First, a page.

10 key employment law developments – Summer 2024

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In this insight we summarise some recent key developments in employment legislation and immigration law that employers should be aware of. You can download the full update here.

1. Changes to a week’s pay, compensation limits and National Minimum Wage bands and rates

From 6 April 2024 the annual increase to rates and limits took effect. A “week’s pay” increased by 8.9% (in line with the RPI rate) from £643 to £700. This change means that the maximum basic award or statutory redundancy entitlement increased from £19,290 to £21,000.

The maximum compensatory award for unfair dismissal increased from £105,707 to £115,115.

Currently the ‘top rate’ referred to as the National Living Wage applies to employees aged 23 and over but from 1 April 2024 this top rate has been extended to apply to workers who are aged 21 and over. 

2. Updated Draft Code of Practice on Dismissal and Re-engagement

An updated version of the Draft Statutory Code of Practice on Dismissal and Re-engagement (also referred to as “fire and rehire”), was published by the Government in February 2024 along with its response to the consultations on the same, which ran from January to April 2023.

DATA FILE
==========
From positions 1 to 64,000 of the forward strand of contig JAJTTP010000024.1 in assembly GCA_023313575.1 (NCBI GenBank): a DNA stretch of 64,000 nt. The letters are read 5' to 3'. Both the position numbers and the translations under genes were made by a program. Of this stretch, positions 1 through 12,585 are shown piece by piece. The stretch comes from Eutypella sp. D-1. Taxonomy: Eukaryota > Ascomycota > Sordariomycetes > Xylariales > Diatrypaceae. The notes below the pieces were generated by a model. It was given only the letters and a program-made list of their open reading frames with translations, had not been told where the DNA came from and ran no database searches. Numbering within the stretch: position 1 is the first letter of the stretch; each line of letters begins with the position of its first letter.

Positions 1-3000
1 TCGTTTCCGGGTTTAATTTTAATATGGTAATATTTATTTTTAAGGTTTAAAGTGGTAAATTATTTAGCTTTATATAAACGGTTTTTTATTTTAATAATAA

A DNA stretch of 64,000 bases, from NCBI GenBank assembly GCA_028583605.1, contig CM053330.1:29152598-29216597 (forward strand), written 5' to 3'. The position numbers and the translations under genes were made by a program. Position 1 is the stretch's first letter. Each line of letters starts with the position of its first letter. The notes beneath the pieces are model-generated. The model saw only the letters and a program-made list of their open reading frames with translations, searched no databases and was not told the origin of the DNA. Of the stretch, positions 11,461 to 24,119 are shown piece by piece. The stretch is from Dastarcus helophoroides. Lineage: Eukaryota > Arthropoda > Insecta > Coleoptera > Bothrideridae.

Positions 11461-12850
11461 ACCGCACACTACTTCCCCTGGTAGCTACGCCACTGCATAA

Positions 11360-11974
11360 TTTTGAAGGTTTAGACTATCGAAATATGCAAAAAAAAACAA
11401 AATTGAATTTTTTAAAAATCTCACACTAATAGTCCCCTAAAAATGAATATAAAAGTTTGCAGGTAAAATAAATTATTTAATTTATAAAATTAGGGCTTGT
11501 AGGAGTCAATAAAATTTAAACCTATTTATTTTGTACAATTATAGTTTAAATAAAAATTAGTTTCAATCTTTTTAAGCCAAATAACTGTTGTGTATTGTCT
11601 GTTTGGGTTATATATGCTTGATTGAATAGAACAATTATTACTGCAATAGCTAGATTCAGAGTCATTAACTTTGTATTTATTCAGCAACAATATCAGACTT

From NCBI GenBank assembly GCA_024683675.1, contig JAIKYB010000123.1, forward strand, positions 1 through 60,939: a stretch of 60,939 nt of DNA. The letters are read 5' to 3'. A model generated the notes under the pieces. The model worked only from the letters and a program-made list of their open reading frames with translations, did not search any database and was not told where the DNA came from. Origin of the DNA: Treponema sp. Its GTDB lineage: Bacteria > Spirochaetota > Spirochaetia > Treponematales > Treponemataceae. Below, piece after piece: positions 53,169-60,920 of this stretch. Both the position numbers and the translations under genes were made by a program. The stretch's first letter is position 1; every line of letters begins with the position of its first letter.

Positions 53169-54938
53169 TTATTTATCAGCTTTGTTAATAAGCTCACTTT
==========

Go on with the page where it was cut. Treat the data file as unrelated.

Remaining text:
“Fire and rehire” is the practice which involves an employer introducing a change to employees’ contractual terms by terminating their employment contract (on notice) and at the same time giving them the option to be re-engaged on different and generally less favourable terms, but if the employee refuses, then their employment will cease at the end of their notice period.

Whilst lawful, this practice is increasingly controversial and it was brought into the spotlight in 2022 when P&O dismissed around 800 UK-based employees without consultation and replaced them with cheaper agency workers. Since then, the Government has promised measures to seek to restrict the practice, and the updated Code of Practice is the result.

3. Predictable hours requests

The Workers (Predictable Terms and Conditions) Act 2023 creates a new statutory right for workers and agency workers to request a more predictable working pattern in relation to when and where they carry out work and is expected to come into force in September 2024.

This will apply to working arrangements that lack predictability such as zero hours contracts. It is presumed that workers on a fixed-term contract of less than 12 months will be able to make a request under this legislation. Additional legislation introducing this right for agency workers is also expected.

4. Reintroducing Employment Tribunal fees?

On 29 January 2024, the Government published a consultation paper on proposals to reintroduce Employment Tribunal (ET) fees.